Former All Blacks and Blues halfback Steve Devine has spoken in detail about the numerous head knocks that ended his rugby career and the headaches and migraines he's had to deal with since.
Devine spoke about his health on TVNZ1's Breakfast this morning after a new study discussed a link between repeated head knocks and depression.
Devine has previously described himself as being a "dead man walking" at the end of his career.
"It was hard to deal with," Devine said.
"There was fatigue, huge amounts of fatigue, and it was really hard to concentrate for any sort of length of time.
"Most of my time was spent in bed with the curtains drawn, trying to sleep through headaches and migraines and those sorts of things."
Adding to Devine's woes was the fact that there weren't studies around like the one released this morning back in the early 2000s when he played.
"There wasn't a lot of information around about the head knocks," he said.
"Even when I first started suffering severely, the doctors still weren't sure what I had.
"I know a lot has changed over the last few years, but back then there was a lot of players from my era that it was just if you were alright, then carry on... it was always about Saturday. You just dust yourself and do whatever you need to do for the next Saturday.
"[For me], it was the week after week where I was getting a few serious hits where the body just shut down and after a few weeks of fatigue and being unable to train that we started to ask a few questions."
Devine played 10 Tests for the All Blacks and made 70 appearances for the Blues before he was forced to hang up his boots in 2007 but he said he wouldn't have done anything different, even after going through what he has in his rugby retirement.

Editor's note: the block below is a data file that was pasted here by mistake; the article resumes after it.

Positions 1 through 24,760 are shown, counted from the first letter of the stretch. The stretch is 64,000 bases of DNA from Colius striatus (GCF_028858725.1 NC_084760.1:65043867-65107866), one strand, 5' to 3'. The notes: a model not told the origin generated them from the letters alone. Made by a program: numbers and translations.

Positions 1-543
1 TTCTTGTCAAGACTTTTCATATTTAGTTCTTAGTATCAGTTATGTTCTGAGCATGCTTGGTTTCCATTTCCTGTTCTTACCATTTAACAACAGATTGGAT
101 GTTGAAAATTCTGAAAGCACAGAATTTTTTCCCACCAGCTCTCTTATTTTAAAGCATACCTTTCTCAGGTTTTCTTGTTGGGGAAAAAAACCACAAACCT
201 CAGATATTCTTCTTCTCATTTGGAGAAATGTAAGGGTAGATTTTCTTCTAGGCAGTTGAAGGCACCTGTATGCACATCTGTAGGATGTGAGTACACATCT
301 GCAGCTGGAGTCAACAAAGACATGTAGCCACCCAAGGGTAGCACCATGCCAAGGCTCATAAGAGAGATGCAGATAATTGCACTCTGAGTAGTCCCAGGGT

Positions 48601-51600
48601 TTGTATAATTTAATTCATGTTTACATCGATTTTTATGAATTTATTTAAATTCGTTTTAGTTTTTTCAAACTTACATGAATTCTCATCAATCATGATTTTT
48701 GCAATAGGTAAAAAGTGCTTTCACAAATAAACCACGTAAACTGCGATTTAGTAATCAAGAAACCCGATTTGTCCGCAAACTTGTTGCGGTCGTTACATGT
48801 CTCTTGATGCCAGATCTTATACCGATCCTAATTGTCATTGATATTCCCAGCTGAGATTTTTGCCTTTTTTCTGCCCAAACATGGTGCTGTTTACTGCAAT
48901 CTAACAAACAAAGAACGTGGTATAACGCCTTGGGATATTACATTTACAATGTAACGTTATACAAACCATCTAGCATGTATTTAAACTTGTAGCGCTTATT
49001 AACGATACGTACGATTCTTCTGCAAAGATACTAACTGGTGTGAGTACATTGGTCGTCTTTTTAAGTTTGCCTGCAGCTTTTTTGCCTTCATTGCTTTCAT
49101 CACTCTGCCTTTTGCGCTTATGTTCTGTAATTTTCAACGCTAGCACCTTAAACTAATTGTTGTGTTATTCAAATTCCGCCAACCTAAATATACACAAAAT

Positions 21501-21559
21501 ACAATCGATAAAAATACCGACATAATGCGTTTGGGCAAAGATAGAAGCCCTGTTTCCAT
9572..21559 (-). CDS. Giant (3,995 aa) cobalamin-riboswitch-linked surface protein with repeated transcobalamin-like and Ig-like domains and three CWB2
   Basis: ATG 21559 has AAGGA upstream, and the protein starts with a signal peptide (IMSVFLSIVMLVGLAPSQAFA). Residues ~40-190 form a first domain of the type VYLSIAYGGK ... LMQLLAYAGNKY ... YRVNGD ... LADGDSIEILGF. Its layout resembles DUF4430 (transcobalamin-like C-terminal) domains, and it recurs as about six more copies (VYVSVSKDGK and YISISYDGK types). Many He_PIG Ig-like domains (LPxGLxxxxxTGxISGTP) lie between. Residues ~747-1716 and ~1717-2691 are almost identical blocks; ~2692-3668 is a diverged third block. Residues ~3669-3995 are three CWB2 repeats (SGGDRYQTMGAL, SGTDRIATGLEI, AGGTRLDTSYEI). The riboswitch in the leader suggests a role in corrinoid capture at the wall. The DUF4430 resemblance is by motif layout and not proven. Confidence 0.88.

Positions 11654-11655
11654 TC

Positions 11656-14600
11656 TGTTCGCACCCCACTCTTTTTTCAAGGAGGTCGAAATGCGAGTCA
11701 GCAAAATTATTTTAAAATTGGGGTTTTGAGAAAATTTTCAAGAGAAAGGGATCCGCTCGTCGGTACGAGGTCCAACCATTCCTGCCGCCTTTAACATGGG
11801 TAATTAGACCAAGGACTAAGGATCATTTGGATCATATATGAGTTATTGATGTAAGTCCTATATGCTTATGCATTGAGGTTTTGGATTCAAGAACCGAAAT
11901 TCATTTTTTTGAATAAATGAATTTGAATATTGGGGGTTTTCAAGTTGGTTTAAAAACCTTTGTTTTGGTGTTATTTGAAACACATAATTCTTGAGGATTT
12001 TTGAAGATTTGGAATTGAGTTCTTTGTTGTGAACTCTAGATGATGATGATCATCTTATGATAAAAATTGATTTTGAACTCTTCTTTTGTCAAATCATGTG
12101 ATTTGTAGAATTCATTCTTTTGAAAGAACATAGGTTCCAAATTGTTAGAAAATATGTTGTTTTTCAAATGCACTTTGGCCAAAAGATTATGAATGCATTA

"I've been asked that a bit - would I have changed anything?
"I loved what I did back then and I was a competitor and I was pretty much doing anything possible that I could to get back on the field.
"So would I have changed it? I probably wouldn't have and that's why the steps New Zealand Rugby has brought in - how it's not up to the player anymore - I think that's been the big change in rugby.
"Having a doctor on the sideline assessing the players is a big step forward for rugby."
Devine said he has now gotten his issues under control thanks to medication and injections and has even become a firefighter.
He still gets along to the rugby field to watch his youngest son play club rugby in Auckland.
"He loves it and he goes pretty good," Devine said.
"He just has a great time with a mates, loves playing with his mates and he's at that age now where he's playing against a few of his mates which makes it even more fun."